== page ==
The Hong Kong Kowloon Treasure Murder Case is a four-part episode that opened the first season of Kindaichi Shounen no Jikenbo R (The File of Young Kindaichi R) anime series and reviewed a bunch of episodes last year, which included a number of fine examples of the unbreakable alibi (The Prison Prep School Murder Case) and the locked room mystery (The Rosenkrauz Mansion Murders). After reading the surprisingly excellent The Headless Samurai, published in the original manga series, I wanted to return this series.
The Hong Kong Kowloon Treasure Murder Case consists of four, twenty-minute episodes and the plot combines (mild) thriller elements with the usual Kindaichi plot, which involves kidnapping and three murders by a dark figure known as the "Poison Dragon" – whose back-story is deeply rooted within the Walled City of Kowloon. A densely populated, lawless labyrinth where the Kowloon Palace housed a dragon statue with "diamond worth billions" (*) as eyes. The diamonds are known as the Dragon Eyes and people believed them to be cursed. So nobody even dared to touch them, until Wang Long, "the so-called Emperor of Kowloon," pried them from the statue. They eventually went missing and are rumored to be hidden somewhere in Hong Kong.
An addendum to this back-story is that Wang Long was betrayed and murdered, twenty years before this case, but vowed with his dying breath that "all will die" when "the Poison Dragon awakens." I appreciated how the legacy and history of that "dark complex of maze-like buildings" lurked in the background of the story.
Two decades later, Miyuki gets an unexpected opportunity to do modeling work in Hong Kong when she's spotted walking down the street with Kindaichi by Ryuta Takigawa of Tokyo Girly Mode.
So he goes along with her to the Jewel of Asia and there they bump into a friend, Saki, who's an enthusiastic videophile constantly recording everything that goes around and has often assisted Kindaichi on his cases, but their merry reunion is shortly lived when Miyuki vanishes from a watched, curtained fitting room in a clothes store – an impossibility Kindaichi immediately solved. An antiquated, overly convenient solution that begs the question how the kidnapper knew Miyuki would use that specific fitting room. Or do all of the fitting rooms there go with a sliding panel?
Anyway, they go through the sliding panel and, when they come out in a back alley, they see an unconscious Miyuki in the backseat of a black car, which Kindaichi attempts to follow on a bike, but is unable to keep up the chase. And soon thereafter, he receives a text message from Miyuki saying that they will kill her if he goes to the police.
So he has to find her on his own and a another, very convenient coincidence puts him on a possible trail when they bump into a model, Yan Ran, who looks exactly like their missing friend and was reportedly missing – which is how Miyuki got her modeling gig. Yan Ran is directly tied to the past of the Walled Town and has a dragon tattoo with a hidden message, when deciphered, gives the location of the Dragon Eyes. This provides the story with a side-puzzle, as Kindaichi has to break the code in a race against time, because this supposed treasure could destroy the whole of Hong Kong.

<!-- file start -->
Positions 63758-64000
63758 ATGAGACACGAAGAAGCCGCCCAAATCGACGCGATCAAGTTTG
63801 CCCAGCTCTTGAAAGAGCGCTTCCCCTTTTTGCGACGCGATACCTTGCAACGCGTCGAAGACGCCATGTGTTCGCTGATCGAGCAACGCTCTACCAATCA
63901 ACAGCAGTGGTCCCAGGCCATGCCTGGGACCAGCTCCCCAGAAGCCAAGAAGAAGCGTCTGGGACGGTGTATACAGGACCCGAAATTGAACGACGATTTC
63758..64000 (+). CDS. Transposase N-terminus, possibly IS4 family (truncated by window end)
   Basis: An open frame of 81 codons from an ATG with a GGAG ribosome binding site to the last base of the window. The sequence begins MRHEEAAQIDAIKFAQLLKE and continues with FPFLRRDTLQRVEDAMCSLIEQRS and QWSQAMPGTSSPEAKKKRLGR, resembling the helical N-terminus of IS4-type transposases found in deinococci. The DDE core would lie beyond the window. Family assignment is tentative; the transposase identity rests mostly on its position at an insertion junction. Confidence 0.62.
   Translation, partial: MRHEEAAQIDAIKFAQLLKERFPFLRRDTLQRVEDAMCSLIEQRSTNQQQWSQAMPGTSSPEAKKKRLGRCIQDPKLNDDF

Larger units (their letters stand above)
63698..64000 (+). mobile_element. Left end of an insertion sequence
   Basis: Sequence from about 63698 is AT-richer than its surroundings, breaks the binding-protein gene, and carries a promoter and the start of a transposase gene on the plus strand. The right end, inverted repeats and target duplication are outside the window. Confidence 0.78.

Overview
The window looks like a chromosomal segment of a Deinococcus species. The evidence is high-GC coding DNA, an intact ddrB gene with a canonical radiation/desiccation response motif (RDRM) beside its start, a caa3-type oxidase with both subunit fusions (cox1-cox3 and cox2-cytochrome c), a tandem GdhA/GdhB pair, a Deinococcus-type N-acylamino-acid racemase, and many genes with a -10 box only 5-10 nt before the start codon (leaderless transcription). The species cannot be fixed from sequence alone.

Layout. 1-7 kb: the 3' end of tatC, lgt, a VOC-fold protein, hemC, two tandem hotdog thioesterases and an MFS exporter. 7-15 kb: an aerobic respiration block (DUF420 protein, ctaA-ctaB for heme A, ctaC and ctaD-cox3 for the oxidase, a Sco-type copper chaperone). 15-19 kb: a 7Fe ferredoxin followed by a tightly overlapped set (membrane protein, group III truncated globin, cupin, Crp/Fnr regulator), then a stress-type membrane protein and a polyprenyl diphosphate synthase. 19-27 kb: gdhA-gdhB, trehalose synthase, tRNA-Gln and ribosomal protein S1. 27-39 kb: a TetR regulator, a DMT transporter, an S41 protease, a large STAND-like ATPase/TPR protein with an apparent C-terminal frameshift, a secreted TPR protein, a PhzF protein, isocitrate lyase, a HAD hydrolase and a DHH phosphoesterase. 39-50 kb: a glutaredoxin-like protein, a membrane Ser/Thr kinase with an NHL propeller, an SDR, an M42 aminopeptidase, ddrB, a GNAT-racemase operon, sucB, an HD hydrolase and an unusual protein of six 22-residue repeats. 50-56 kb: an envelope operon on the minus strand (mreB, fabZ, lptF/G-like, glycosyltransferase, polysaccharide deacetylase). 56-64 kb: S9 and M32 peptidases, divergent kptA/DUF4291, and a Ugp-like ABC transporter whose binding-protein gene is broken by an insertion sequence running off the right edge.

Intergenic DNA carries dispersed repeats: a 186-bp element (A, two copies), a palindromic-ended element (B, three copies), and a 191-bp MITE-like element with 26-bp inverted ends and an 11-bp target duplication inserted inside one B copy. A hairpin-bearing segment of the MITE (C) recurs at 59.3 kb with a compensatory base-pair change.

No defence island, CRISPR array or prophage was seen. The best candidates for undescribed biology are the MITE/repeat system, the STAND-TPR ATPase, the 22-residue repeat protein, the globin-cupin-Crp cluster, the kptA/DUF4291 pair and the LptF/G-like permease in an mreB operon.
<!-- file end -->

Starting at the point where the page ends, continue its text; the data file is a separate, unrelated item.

|Kindaichi in hot pursuit|
So there you have the thriller elements, although mostly of a relatively mild variations, but there are also the previously mentioned murders and two of those killings provide the story with a traditional detective problem.
The Hong Kong promoter of the Tokyo Girly Event, Chan Yongu, is poisoned under nearly impossible circumstances during dinner when eating poisoned soup that had been served to everyone else, including Kindaichi, without any ill-effects. However, the poisoning does not hinge on a trick allowing the murderer to unobserved spike the soup and think most viewers can (largely) work out the method. But the second murder has some real ingenuity and originality.
A man by the name of Shin Li, who gave his place at the dinner table to Chan Yongu, is beaten to death in an apartment room across the street, but all of the potential suspects where under lock down and police guard at the hotel – giving them cast-iron alibis. This alibi-trick had been used before in the series, in regards to a locked room murder, but here it's used to craft a perfect alibi and what makes it somewhat original is the tool the murderer used. I don't think it could have been done as fast as the episode suggested, but the idea is a novel one and added a new ripple to the age-old trick of hiding something in plain sight.
However, the most important murder is the third one, which does not provide a puzzle problem, but has a subtle, tell-tale clue that, if spotted, tells you who the "Poison Dragon" really is.
The identity of the murderer, even if you don't spot the tell-tale clue, probably won't come as too big a surprise to the seasoned mystery reader, but the motive was interesting as it gave a twist to the motivation that drives most murderers in this series. It was that motive, but not in the way you imagined. And that was a nice touch.
So The Hong Kong Kowloon Treasure Murder Case is an often fast-moving detective story with thriller elements, code cracking side puzzles, a MacGuffin, the Poison Dragon murders and unbreakable alibis, which made it an entertaining four-parter, but the overall plot and story does not measure up to the best from this series. There was too much of everything and this diluted the stronger aspects of the plot. Still, they were not bad episodes to watch. And, hey, when I'm not overly negative about Kindaichi it says something about those volumes or episodes.
(*) I'm sure those billions are in Japanese yen.